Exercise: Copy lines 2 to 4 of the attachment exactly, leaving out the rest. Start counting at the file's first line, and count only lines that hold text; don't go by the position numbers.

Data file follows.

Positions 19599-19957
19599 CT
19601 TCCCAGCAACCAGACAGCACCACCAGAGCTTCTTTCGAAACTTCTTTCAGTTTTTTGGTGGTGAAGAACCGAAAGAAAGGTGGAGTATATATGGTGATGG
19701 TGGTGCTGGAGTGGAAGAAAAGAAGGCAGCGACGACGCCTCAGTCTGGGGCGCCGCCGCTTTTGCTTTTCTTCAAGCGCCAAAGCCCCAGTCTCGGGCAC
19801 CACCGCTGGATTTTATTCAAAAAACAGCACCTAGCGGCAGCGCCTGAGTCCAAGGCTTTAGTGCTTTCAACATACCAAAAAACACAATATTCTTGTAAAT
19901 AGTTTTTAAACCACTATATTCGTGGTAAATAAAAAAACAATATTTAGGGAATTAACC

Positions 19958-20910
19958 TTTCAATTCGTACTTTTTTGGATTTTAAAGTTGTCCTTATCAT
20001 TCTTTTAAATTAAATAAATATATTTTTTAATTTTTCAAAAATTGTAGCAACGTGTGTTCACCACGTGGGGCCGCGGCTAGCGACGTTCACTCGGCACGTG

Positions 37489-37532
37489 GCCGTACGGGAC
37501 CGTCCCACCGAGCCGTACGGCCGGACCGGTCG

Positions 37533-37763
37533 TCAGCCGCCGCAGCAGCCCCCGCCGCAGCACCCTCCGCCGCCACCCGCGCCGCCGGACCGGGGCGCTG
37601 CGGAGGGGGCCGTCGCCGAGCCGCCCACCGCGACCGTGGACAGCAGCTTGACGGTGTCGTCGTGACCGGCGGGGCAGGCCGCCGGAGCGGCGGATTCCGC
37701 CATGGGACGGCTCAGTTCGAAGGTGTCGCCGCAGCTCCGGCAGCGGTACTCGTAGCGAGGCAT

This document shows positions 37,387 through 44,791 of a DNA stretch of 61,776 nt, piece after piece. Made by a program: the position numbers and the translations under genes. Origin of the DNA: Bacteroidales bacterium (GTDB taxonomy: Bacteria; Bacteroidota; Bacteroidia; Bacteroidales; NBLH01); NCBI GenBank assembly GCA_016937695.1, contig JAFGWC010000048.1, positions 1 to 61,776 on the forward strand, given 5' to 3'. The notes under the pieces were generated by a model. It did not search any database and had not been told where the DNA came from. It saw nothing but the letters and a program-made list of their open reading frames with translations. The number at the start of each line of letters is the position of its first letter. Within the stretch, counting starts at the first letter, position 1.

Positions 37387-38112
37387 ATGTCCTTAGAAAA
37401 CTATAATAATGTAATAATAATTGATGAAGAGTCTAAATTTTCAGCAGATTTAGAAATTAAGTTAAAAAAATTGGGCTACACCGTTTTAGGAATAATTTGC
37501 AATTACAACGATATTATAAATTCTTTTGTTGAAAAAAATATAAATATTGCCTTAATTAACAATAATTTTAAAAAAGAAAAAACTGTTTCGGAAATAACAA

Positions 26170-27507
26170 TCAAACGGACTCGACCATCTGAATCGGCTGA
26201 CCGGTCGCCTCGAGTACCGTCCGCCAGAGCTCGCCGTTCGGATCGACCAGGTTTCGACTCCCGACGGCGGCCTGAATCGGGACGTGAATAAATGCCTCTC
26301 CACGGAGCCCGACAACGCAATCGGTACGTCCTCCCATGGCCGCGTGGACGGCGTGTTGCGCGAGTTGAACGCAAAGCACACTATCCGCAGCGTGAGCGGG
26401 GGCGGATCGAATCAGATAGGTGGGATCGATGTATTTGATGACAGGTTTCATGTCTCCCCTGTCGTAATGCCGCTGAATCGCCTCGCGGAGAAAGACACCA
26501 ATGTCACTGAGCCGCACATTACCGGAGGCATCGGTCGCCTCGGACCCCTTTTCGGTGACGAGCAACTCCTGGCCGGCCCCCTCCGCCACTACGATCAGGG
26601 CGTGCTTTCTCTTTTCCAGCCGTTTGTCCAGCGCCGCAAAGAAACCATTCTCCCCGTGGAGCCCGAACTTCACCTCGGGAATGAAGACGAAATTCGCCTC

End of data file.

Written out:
19599 CT
19601 TCCCAGCAACCAGACAGCACCACCAGAGCTTCTTTCGAAACTTCTTTCAGTTTTTTGGTGGTGAAGAACCGAAAGAAAGGTGGAGTATATATGGTGATGG
19701 TGGTGCTGGAGTGGAAGAAAAGAAGGCAGCGACGACGCCTCAGTCTGGGGCGCCGCCGCTTTTGCTTTTCTTCAAGCGCCAAAGCCCCAGTCTCGGGCAC